Liability Insurance and Building Violations


Building Violations

In my construction law practice, I’m often confronted with instances of building code violations and questions of whether building code violations should subject a contractor or architect to liability. The short answer is that building code violations can lead to civil liability, albeit in a roundabout way.

Breach of Contract. In practice, better-written construction contracts address a contractor’s responsibility for complying with local building codes. Even if the contract is silent on the issue of code compliance, however, the law may impose such a requirement on a contractor anyway.

Negligence. It has also been recognized by the highest court of New York State, the Court of Appeals, that building code violations constitute evidence of negligence.

Professional Malpractice. This last is of more concern for architects in their capacity as project designers. A homeowner’s allegations that an architect failed to design a project in accordance with “accepted architectural and building standards” have given rise to a claim for architectural malpractice.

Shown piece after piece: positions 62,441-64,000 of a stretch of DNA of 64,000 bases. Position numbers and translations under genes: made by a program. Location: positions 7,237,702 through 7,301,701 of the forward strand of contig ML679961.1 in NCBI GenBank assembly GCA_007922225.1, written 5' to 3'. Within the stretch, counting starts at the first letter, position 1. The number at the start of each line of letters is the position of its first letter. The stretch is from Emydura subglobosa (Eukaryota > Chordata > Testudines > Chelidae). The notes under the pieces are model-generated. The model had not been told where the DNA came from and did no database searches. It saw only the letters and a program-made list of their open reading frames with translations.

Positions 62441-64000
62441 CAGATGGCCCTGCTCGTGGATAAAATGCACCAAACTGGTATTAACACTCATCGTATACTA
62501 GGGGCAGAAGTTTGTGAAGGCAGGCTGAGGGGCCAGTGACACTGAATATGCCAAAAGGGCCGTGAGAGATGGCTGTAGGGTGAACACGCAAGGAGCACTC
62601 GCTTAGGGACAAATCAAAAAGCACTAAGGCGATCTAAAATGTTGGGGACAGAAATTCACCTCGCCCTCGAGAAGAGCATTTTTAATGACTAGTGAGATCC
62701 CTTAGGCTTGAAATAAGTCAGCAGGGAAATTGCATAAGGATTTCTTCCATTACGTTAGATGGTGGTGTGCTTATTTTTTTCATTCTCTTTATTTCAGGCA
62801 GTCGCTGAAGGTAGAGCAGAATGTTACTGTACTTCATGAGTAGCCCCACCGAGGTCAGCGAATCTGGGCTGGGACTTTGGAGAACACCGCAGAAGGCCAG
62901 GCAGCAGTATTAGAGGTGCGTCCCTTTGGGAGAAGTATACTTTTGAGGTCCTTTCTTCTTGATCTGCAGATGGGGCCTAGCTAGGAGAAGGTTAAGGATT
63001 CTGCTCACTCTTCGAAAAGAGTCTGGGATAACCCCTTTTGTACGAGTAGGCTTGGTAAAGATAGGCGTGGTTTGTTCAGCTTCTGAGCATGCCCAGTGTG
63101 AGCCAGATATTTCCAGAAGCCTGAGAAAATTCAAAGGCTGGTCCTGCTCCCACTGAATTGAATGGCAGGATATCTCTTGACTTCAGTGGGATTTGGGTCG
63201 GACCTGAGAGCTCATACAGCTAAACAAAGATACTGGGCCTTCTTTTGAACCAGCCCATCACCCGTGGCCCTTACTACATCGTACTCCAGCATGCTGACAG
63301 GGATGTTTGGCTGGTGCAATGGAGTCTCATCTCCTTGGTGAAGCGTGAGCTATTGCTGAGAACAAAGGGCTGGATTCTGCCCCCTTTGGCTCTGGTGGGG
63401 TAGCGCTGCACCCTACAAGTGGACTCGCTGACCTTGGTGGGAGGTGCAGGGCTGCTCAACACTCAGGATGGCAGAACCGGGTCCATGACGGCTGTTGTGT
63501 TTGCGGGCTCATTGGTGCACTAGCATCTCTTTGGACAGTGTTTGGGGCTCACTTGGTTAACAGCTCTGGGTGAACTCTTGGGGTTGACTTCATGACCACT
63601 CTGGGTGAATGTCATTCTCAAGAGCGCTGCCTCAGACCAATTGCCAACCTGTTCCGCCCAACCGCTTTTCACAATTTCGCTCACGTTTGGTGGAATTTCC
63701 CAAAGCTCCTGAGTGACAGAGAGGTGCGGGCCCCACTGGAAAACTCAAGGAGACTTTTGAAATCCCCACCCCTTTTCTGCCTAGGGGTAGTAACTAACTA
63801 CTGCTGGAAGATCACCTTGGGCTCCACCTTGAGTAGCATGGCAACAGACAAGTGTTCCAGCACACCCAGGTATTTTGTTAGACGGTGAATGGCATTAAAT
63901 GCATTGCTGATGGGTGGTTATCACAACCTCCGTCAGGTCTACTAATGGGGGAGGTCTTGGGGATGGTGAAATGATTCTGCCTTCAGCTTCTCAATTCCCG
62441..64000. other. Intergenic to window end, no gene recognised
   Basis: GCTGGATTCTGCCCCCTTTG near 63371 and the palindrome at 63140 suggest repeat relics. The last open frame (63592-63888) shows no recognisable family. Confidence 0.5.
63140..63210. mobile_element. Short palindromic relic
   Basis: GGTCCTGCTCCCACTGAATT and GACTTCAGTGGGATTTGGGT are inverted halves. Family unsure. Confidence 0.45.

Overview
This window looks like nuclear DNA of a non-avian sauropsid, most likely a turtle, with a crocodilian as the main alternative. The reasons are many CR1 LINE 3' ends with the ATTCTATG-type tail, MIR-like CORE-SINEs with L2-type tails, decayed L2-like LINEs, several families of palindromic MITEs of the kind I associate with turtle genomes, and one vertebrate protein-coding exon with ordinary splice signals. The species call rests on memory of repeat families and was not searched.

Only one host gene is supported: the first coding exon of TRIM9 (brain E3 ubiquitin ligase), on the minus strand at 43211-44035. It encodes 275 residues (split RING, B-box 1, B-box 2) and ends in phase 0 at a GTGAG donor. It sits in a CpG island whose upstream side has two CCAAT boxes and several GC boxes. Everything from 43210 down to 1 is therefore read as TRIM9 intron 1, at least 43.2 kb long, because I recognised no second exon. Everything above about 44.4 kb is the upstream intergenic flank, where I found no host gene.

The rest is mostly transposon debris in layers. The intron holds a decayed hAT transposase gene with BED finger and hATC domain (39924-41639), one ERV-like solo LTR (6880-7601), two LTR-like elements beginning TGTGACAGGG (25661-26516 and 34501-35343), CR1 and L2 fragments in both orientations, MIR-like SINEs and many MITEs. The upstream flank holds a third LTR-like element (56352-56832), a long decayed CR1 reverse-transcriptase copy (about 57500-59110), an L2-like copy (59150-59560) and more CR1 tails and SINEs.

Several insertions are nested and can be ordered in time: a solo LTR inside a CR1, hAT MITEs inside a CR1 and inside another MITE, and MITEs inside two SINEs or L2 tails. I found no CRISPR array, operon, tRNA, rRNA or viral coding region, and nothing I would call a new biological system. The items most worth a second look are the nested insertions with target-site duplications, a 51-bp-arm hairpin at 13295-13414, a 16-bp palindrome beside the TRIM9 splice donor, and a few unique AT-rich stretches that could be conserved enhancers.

The Court of Appeals dismissed the lawsuit against the contractor because it had completed the work more than 12 years before but allowed that the property owner could still be liable.

To learn more about Architect and Contractor Liability for New York Building Code Violations, please click here.

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Liability Insurance

Of course you have insurance on your home, but are you protected from damage to your home or liability arising from construction work on your property? Homeowner’s insurance may not be enough to protect you, but you can negotiate for your contractor to maintain commercial general liability insurance and name you as an additional insured. Even if your contractor provides you with proof of insurance, insurance policies use complicated language and tricky exclusions that might limit the types of claims the insurer will pay. Involvement of local, qualified construction counsel early in your process of retaining a contractor is essential to protect your interests.

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